Yankees News: The perfect stopgap solution at shortstop is an old friend

New York Yankees, Didi Gregorius
Aug 12, 2018; Bronx, NY, USA; New York Yankees shortstop Didi Gregorius (18) at Yankee Stadium. Mandatory Credit: Wendell Cruz-USA TODAY Sports

The New York Yankees have a big decision to make at short-stop this off-season, and they’ve been connected to a variety of different options involving trades and free agency acquisitions. Ranging from Carlos Correa to Matt Chapman, the Yankees are exploring every possible option to find a stopgap or long-term solution at a position of desperate need.

However, the Bombers could look to a familiar face as an answer. The Philadelphia Phillies signed Didi Gregorius in 2021 to a two-year, $28 million deal. The former Yankees fan favorite had arguably the worst season of his career in 2021, recording a. 209 average with 13 homers and 54 RBIs.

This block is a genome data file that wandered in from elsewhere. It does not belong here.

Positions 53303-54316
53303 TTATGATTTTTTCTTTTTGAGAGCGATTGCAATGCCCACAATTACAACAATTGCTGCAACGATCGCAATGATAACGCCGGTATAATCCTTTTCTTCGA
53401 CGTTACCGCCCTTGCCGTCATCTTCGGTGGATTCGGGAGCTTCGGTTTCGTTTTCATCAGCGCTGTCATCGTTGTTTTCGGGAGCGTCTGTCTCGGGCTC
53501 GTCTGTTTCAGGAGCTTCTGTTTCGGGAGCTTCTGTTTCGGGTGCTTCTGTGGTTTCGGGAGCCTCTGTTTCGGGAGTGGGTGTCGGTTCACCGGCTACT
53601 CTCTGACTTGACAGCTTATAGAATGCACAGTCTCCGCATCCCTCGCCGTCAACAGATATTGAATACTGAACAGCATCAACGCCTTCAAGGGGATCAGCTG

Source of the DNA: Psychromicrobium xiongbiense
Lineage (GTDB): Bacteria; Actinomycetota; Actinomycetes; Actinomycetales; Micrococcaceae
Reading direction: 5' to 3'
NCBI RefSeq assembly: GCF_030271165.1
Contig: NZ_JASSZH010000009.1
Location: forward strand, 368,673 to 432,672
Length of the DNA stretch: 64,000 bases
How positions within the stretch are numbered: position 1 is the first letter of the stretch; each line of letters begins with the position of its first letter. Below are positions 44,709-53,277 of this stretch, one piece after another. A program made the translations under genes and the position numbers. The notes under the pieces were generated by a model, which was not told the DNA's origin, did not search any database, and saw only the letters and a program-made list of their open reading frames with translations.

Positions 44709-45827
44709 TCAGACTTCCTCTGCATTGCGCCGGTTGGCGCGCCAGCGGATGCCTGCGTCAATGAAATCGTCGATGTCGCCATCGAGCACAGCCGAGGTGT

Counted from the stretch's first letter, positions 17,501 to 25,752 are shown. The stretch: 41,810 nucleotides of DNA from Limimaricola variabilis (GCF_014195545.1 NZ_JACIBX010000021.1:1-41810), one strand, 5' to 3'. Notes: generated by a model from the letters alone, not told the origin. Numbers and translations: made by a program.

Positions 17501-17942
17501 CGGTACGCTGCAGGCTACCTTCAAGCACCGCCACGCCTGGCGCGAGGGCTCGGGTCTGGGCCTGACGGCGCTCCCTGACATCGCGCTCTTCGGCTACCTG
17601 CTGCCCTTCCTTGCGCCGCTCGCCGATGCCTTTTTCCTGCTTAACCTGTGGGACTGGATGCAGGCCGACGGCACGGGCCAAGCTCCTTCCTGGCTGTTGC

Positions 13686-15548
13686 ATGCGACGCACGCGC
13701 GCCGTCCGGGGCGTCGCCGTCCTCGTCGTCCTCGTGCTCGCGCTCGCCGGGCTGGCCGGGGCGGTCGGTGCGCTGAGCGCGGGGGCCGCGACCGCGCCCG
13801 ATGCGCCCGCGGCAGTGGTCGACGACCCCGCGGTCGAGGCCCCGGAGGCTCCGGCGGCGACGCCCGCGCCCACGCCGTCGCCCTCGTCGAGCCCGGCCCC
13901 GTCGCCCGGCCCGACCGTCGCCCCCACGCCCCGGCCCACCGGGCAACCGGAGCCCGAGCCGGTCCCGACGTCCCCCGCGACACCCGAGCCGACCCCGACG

Gregorius provided fantastic defensive efficiency with solid contact hitting and power during his time with the Yankees. He hit 27 long-balls with the Yankees back in 2018, thanks to a short right porch in the Bronx.

Gregorius still has one year left on his deal at $14. 5 million in base salary. The Phillies may be looking to part ways with Didi, given he just turned 32 years old and he’s coming off a poor season. They may trade him away for pennies just to unload his contract.

The Yankees could easily utilize him for one year and extend him for another season if they need more time developing Anthony Volpe and Oswald Peraza. However, giving Peraza an opportunity in 2022 could be the right move, as other teams have injected young talent into tough spots before and reaped the rewards.

Gregorius’s experience with the Yankees and providing solid defensive play makes him an intriguing target to smooth over the shortstop position moving forward. Fans would undoubtedly love to have him back, and he is a reliable option.

Overspending on Correa, Trevor Story, or giving up premium prospects in a prospective deal with the Oakland Athletics is not the route general manager Brian Cashman wants to go.